(Cost)-effectiveness of family meetings on indicated prevention of anxiety and depressive symptoms and disorders of primary family caregivers of patients with dementia: design of a randomized controlled trial
Karlijn J Joling, Hein PJ van Hout, Philip Scheltens, Myrra Vernooij-Dassen, Bernard van den Berg, Judith Bosmans, Freek Gillissen, Mary Mittelman, Harm WJ van Marwijk
BMC Geriatrics , 2008, DOI: 10.1186/1471-2318-8-2
Abstract: An American landmark study reported substantial beneficial effects of a multifaceted intervention where family meetings had a central place on depression in family caregivers as well as on delay of institutionalization of patients. These effects were not replicated in other countries yet. We perform the first trial comparing only structured family meetings with significant others versus usual care among primary family caregivers of community dwelling demented patients and measure the effectiveness on both depression and anxiety in the primary caregiver, both on disorder and symptom levels.In this randomized controlled trial effectiveness as well as cost-effectiveness of family meetings is evaluated. The intervention group receives four family meetings with family and close friends of the primary family caregiver of a community dwelling patient with a clinical diagnosis of dementia. Dyads of patients and their primary caregiver are followed up to one year after baseline assessment. The main outcome measures are the incidence of anxiety and depressive disorders assessed with the Mini-International Neuropsychiatric Interview (MINI) and the severity of anxiety and depressive symptoms in caregivers is measured by validated self report instruments: the Centre for Epidemiologic Studies Depression Scale (CES-D) for depression and the anxiety scales of the Hospital Anxiety and Depression scales (HADS) for anxiety. The economic evaluation is performed from a societal perspective.By evaluating the effectiveness of only structured family meetings organized in the Netherlands, this study will contribute to the existing literature about the value of psychosocial interventions for dementia caregivers.Dutch Trial Registry ISRCTN90163486Dementia is a major public health problem. The estimated prevalence rate of dementia among community dwelling elderly aged 65 to 95 is 6.6% [1]. A recent paper reported that approximately 5.1 million people in the European Union live with dementia. W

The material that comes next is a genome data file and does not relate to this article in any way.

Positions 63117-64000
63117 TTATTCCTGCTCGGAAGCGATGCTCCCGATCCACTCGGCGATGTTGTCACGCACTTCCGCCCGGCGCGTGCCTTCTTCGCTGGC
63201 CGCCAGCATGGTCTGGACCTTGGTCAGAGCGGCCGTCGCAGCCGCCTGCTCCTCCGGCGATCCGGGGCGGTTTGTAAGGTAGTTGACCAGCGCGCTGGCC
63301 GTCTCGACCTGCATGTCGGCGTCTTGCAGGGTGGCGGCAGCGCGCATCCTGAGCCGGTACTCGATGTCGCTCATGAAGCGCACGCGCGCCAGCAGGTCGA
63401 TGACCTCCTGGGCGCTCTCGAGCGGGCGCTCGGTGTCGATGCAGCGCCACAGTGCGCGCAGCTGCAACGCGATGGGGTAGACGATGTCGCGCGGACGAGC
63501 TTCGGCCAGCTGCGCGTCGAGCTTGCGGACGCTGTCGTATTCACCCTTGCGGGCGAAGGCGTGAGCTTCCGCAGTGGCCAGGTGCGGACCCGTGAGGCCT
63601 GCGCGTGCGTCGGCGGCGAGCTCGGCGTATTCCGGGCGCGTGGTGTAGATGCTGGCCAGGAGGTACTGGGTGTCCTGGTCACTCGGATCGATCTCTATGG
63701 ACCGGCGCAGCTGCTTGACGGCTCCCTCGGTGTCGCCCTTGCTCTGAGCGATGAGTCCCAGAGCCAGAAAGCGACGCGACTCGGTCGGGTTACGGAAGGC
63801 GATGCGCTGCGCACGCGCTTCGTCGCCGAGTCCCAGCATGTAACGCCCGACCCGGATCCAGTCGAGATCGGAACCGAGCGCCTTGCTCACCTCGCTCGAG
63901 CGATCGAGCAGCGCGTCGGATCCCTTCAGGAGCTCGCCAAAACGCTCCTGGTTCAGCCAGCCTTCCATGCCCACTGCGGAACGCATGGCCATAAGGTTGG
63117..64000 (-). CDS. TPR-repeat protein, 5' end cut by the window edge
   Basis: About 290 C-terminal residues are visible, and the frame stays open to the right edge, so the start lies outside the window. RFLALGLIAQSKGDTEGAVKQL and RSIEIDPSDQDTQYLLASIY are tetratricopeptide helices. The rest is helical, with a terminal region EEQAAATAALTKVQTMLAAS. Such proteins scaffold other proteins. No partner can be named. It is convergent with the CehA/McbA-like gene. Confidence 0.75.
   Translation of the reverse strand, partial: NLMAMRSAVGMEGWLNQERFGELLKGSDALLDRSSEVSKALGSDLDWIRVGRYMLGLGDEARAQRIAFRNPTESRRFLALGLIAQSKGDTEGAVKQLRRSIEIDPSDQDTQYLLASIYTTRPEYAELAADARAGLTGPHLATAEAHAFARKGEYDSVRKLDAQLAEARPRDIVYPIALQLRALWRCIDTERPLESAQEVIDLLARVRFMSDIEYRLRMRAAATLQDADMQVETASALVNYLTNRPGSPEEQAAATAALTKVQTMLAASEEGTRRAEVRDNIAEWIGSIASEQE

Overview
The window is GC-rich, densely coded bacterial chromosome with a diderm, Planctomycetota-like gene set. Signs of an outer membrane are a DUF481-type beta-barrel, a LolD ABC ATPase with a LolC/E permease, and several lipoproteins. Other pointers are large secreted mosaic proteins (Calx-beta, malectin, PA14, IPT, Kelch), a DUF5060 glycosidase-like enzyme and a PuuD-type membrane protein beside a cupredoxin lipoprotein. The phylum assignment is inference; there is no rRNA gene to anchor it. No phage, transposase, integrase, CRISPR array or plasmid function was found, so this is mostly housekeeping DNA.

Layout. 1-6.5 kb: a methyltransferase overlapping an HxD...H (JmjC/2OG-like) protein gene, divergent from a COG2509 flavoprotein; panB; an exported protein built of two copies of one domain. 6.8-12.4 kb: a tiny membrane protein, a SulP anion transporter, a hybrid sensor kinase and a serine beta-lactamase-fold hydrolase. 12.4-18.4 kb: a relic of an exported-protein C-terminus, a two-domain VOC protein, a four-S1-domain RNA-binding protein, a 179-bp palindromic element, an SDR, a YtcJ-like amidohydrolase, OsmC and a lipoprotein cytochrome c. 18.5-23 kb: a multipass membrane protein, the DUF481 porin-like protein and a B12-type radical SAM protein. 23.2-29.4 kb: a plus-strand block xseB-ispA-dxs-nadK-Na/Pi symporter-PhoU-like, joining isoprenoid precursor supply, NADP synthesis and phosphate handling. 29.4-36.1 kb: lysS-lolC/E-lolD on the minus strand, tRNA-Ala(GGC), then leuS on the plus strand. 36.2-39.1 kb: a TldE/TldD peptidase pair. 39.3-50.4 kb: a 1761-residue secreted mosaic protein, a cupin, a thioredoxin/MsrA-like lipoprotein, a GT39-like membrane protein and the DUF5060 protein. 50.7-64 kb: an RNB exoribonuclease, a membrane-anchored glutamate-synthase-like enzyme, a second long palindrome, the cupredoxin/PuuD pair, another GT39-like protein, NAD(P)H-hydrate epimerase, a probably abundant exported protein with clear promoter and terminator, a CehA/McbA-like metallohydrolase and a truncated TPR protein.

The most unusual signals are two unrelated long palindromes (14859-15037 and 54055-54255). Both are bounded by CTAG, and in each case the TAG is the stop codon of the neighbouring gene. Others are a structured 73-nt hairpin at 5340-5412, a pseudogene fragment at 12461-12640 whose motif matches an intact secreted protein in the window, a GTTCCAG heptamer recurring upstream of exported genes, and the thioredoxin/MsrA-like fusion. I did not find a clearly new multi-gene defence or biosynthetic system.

A new combined strategy to implement a community occupational therapy intervention: designing a cluster randomized controlled trial
Carola ME D?pp, Maud JL Graff, Steven Teerenstra, Eddy Adang, Ria WG Nijhuis - van der Sanden, Marcel GM OldeRikkert, Myrra JFJ Vernooij-Dassen
BMC Geriatrics , 2011, DOI: 10.1186/1471-2318-11-13
Abstract: In this cluster randomized, single-blinded, controlled trial, each cluster consists of at least two occupational therapists, a manager, and a physician working at Dutch healthcare organizations that deliver community occupational therapy. Forty-five clusters, stratified by healthcare setting (nursing home, hospital, mental health service), have been allocated randomly to either the intervention group (CI strategy) or the control group (ED strategy). The study population consists of the professionals included in each cluster and community-dwelling people with dementia and their caregivers. The primary outcome measures are the use of community OT, the adherence of OTs to the COTiD program, and the cost effectiveness of implementing the COTiD program in outpatient care. Secondary outcome measures are patient and caregiver outcomes and knowledge of managers, physicians and OTs about the COTiD program.Implementation research is fairly new in the field of occupational therapy, making this a unique study. This study does not only evaluate the effects of the CI-strategy on professionals, but also the effects of professionals' degree of implementation on client and caregiver outcomes.NCT01117285Dementia is associated with a major decrease in quality of life of clients and their caregivers due to a loss of independence, autonomy, and social participation [1]. In addition, dementia is a major driver of costs in health care [2]. These costs increased by 34% between 2005 and 2009 [3]. In the Netherlands, nearly 1% of people aged 65 years old suffer from dementia and 40% of people aged 90 and over [4]. The number of dementia patients will increase substantially in the years to come [5]. This stresses the importance of effective interventions which aim at increasing quality of life of people with dementia and their caregivers [6] and implementation of these interventions in practice.Two recent pilot studies showed that strategies currently used to implement the COTiD program are n
Improving person-centred care in nursing homes through dementia-care mapping: design of a cluster-randomised controlled trial
Geertje van de Ven, Irena Draskovic, Eddy MM Adang, Rogier ART Donders, Aukje Post, Sytse U Zuidema, Raymond TCM Koopmans, Myrra JFJ Vernooij-Dassen
BMC Geriatrics , 2012, DOI: 10.1186/1471-2318-12-1